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Find
a registered sharps collection site.
Find
a licensed infectious waste transporter [exit DNR].
Contact information
For more information on household healthcare waste, contact:
DNRMedicalWaste@Wisconsin.gov
608-266-2111

Household healthcare waste

Healthcare waste is a byproduct of healthcare that includes sharps, non-sharps, blood, body parts, chemicals, pharmaceuticals, mercury thermometers, medical devices and radioactive materials. Devices containing mercury and medical sharps (such as needles, syringes and lancets) from homes must be managed separately from regular trash. Other healthcare wastes generated at home may go to a landfill.

Non-sharp infectious waste

Non-sharp infectious wastes from homes include items like used bandages and bloody clothing, bed linens, furniture and carpet. Blood splattered bandages and other items can be discarded as is. Consider laundering clothing with stain removers so you can reuse the items.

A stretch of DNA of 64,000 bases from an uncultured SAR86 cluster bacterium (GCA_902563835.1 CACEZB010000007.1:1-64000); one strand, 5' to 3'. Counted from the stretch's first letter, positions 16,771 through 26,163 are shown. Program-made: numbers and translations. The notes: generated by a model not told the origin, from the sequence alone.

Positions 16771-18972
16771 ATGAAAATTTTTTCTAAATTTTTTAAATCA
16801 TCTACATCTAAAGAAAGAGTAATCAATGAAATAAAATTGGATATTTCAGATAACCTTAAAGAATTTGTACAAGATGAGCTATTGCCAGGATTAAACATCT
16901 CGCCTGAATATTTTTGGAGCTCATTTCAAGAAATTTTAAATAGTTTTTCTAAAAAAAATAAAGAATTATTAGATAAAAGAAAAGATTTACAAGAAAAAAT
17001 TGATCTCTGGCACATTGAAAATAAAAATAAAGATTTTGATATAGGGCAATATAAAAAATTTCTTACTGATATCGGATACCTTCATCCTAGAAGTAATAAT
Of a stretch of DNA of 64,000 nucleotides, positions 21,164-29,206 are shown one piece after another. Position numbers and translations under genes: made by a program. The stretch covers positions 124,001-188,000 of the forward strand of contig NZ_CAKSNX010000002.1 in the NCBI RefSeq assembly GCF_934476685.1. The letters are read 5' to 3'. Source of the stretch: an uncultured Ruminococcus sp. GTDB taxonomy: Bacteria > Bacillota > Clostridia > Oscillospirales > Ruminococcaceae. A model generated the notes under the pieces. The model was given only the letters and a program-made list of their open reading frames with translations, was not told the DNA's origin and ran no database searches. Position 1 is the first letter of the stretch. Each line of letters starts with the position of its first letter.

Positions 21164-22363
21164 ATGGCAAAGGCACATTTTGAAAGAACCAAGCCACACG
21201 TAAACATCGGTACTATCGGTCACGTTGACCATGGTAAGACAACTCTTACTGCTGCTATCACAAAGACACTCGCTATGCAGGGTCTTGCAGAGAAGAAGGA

Blood-soaked items should be bagged in plastic and put in the general trash. However, if a third party (such as a trauma scene clean-up service or licensed infectious waste hauler) removes the items, the waste becomes subject to business requirements.

Safe handling and disposal of mercury thermometers

mercury thermometer

If you have a household mercury thermometer, contact your local solid waste or streets department to ask when and where your next local household hazardous waste collection program will be held. In the meantime, store your thermometer in a rigid plastic container or a plastic bag, out of reach of children.

The DNR encourages local governments and businesses to collect mercury thermometers from the public and from schools. This will help minimize public health risks from broken thermometers and keep mercury out of the environment.

Manage chemotherapy waste carefully

Chemotherapy drugs may affect others living in your home while your body is getting rid of the drugs. Disposable items (such as gloves, adult diapers and sanitary pads) should be sealed in two plastic bags and put in the regular trash. Reusable items (such as clothes and linens that have body fluids on them) may be laundered in a washing machine but should be laundered separately from other clothes. Before washing, store these items in a plastic bag.

The American Cancer Society offers practical precautions for people who recovering at home after receiving chemotherapy treatments. Scroll down to “How can I protect myself and those I live with while I’m getting chemo?”

 

Last Revised: Friday March 31 2017